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Spurs fail with bid to review Olympic Stadium decision

Tottenham and Leyton Orient have had their bids for a judicial review of the Olympic Stadium decision rejected. The two London clubs contested the Olympic Park Legacy Company's verdict that West Ham and Newham Council should be the future occupants of the venue.

But Judge Mr Justice Davis told them there are no grounds for a review. Spurs and Orient said they would consider over the next few days whether to renew their applications at an oral hearing in the High Court.

The statement on the Tottenham website added: "The club continues to hold discussions with both local and national government bodies in order to seek to determine a feasible stadium solution."

After Thursday's news was announced, the Olympic Park Legacy Company said: "We are pleased with the ruling and continue to make good progress in our negotiations with the preferred bidder in order to be in a position to agree the final terms for the stadium's lease."

Newham Council, who have arranged a £40m loan to finance West Ham's move to the stadium, said: "We are continuing to focus on securing a lasting legacy for the stadium and, together with West Ham United, are progressing well with the Olympic Park Legacy Company on bringing the matter to a commercial and financial close."

West Ham vice-chairman Karren Brady said: "We welcome today's news as a further endorsement of our strong and viable legacy vision. "We hope we can now focus all our energy and passion on delivering a fantastic multi-use Olympic Stadium for the whole nation. We were honoured to be unanimously chosen as preferred bidder by the OPLC. Their decision, after a robust and diligent process, was subsequently backed by the Mayor of London and government.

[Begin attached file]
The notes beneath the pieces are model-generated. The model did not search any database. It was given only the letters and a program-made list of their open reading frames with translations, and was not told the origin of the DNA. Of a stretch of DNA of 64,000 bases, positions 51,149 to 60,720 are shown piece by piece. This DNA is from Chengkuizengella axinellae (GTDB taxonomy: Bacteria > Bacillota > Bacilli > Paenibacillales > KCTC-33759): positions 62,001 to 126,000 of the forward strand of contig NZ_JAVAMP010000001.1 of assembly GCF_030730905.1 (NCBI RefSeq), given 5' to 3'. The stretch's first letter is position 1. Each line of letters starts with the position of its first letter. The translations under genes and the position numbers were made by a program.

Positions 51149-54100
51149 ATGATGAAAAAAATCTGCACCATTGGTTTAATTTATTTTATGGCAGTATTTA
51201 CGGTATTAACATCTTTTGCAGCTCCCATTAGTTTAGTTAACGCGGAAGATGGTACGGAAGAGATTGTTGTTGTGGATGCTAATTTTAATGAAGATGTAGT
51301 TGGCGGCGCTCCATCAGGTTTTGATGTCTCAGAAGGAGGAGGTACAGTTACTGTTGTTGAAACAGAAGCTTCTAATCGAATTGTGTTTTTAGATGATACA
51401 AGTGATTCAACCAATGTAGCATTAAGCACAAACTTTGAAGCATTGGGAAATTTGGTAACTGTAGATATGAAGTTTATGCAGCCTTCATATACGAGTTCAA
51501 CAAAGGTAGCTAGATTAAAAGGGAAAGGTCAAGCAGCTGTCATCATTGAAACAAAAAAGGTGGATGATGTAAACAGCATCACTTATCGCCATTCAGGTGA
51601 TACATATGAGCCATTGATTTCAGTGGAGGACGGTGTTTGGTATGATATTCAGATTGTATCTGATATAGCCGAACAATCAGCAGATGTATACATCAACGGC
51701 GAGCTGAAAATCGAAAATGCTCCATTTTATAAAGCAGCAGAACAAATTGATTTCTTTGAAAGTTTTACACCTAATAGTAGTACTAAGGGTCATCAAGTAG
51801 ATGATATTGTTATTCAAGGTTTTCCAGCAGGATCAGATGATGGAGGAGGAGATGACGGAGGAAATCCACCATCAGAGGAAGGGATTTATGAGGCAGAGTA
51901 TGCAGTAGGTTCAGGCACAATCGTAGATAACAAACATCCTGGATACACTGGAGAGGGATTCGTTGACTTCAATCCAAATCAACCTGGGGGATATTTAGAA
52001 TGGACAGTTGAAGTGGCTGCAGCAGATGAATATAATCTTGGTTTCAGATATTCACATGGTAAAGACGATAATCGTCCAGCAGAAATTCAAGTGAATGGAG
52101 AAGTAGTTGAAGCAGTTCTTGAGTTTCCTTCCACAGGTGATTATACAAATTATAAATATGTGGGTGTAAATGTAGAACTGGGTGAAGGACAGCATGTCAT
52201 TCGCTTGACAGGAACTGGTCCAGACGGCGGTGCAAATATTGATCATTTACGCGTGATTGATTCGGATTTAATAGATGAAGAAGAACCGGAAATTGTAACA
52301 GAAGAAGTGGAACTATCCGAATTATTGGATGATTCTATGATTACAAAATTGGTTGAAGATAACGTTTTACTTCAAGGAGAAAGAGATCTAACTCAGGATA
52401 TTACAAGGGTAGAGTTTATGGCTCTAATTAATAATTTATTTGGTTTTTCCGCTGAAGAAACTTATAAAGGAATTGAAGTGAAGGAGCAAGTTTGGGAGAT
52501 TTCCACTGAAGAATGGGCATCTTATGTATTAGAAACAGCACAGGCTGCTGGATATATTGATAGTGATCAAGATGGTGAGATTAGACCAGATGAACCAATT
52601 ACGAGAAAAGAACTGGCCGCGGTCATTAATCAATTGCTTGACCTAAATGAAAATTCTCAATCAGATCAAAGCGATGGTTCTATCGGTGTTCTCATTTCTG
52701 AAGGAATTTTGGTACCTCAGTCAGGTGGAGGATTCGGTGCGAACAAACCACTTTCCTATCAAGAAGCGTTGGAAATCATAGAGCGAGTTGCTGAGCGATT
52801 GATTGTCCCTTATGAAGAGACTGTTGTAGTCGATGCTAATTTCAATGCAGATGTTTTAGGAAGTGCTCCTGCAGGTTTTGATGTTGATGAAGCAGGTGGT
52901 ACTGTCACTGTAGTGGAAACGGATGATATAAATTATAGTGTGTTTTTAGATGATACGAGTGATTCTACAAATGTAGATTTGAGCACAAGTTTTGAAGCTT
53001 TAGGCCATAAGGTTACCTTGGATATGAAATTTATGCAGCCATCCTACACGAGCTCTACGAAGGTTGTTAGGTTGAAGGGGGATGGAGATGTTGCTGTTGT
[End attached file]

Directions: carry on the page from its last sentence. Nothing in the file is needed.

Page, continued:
"Our vision - in partnership with the London Borough of Newham - remains for a globally-recognised destination for all, with community at its core, capable of hosting world-class sporting events, including top-level football and athletics."

Spurs had turned their attention to the Olympic Stadium in Stratford, east London, after deciding their plans for a new development at Northumberland Park next to their existing north London White Hart Lane home were not economically viable. Their plan was to rebuild the stadium without the running track and, by way of a commitment to athletics, rebuild the National Sports Centre at Crystal Palace.

But east London club West Ham, who were relegated from the Premier League last season, were unanimously chosen as the preferred occupant, having proposed to reduce the stadium's capacity from 80,000 to 60,000 seats after the Olympics for use it as a multipurpose venue, retaining the running track.
http://news.bbc.co.uk/sport2/hi/olym...2/13895756.stm
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Old June 25th, 2011, 02:37 PM   #2384
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Old June 26th, 2011, 03:08 AM   #2385
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Olympic development a question for hearts or minds

The most politically charged decision of the 2012 London Games is about to be taken: a decision that will affect the social mix of the whole 513-acre Olympic Park, forever. In fact, the Olympic Delivery Authority may have decided at a meeting yesterday which of three bidders gets to buy half the Olympic village and six nearby plots to build 2000 more homes.

Judging on political merits alone, the Wellcome Trust offer is by far the favourite, say those close to the process. Judged on financial measures alone, property developer Jamie Ritblat could probably outbid the medical charity, thanks to the bottomless pockets of his Qatari backers. The $42 billion (£26.3 billion) Hong Kong conglomerate Hutchison Whampoa is big enough to beat them both.